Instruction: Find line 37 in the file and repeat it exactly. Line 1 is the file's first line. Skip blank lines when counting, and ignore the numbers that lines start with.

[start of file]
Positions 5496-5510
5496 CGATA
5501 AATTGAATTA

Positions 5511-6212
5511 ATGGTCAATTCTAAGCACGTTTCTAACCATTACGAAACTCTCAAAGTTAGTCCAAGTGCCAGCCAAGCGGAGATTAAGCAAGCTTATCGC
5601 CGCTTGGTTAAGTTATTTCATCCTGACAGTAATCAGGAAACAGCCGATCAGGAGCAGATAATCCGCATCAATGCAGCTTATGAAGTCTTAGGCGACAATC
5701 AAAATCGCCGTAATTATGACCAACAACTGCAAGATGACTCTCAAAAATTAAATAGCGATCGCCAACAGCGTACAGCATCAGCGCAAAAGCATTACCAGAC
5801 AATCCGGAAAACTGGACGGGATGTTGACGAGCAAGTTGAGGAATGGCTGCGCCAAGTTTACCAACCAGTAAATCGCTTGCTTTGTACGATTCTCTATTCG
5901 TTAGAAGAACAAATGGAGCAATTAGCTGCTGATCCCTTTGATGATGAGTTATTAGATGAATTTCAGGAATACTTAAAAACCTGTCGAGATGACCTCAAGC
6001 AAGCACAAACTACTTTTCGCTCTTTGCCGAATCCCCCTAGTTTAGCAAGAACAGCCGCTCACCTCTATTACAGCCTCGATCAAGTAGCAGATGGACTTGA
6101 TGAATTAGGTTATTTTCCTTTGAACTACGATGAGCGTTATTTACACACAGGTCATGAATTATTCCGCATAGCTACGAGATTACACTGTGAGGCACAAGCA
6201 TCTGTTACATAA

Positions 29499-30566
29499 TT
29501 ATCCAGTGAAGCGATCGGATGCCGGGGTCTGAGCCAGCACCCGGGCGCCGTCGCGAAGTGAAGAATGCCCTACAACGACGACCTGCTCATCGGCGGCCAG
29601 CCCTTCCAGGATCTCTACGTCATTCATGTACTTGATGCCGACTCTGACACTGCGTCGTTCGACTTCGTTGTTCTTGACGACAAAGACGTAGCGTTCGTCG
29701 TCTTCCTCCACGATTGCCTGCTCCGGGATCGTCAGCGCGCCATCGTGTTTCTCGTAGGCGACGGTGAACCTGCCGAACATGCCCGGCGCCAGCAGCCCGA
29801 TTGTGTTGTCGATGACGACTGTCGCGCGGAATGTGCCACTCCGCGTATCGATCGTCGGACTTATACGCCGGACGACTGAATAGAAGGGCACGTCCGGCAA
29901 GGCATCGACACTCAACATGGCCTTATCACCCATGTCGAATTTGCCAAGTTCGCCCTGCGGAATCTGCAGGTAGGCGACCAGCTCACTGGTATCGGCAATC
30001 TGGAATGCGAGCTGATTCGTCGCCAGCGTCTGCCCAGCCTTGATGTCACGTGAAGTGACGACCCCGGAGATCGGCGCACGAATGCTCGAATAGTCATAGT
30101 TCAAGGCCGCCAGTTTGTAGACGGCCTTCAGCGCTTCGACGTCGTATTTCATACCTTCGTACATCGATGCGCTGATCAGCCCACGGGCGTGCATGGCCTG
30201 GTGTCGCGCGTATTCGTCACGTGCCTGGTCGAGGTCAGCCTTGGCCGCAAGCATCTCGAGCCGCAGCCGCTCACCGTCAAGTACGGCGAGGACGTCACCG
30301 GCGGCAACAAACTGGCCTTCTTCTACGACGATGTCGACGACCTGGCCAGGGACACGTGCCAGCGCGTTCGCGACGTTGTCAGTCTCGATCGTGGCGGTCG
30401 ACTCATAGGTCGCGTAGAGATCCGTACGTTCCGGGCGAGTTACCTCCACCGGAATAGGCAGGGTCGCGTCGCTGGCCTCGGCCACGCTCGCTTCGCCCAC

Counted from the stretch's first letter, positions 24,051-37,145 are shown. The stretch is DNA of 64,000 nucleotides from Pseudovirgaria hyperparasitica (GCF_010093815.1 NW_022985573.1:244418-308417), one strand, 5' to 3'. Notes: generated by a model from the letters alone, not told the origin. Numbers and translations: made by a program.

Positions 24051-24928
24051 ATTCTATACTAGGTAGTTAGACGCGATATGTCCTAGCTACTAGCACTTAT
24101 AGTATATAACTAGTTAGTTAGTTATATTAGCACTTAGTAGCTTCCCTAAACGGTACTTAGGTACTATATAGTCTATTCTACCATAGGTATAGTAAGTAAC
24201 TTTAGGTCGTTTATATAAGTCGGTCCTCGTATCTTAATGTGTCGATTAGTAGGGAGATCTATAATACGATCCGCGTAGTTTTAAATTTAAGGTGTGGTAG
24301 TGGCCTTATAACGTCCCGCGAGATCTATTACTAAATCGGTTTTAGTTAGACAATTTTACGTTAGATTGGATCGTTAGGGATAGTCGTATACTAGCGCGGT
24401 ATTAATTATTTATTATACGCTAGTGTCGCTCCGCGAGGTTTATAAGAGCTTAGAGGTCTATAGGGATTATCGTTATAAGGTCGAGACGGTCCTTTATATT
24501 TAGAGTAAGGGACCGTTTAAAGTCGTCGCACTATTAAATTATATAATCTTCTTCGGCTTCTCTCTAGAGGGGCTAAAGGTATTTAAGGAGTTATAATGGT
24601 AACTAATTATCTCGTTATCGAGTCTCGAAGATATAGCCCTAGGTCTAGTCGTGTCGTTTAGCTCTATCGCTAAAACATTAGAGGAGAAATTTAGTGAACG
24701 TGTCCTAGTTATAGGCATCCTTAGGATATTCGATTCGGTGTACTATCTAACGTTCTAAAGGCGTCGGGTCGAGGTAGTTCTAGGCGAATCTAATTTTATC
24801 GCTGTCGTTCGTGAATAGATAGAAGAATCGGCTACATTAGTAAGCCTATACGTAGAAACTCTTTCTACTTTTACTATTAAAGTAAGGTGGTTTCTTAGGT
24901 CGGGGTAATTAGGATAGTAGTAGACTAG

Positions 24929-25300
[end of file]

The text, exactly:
Positions 24929-25300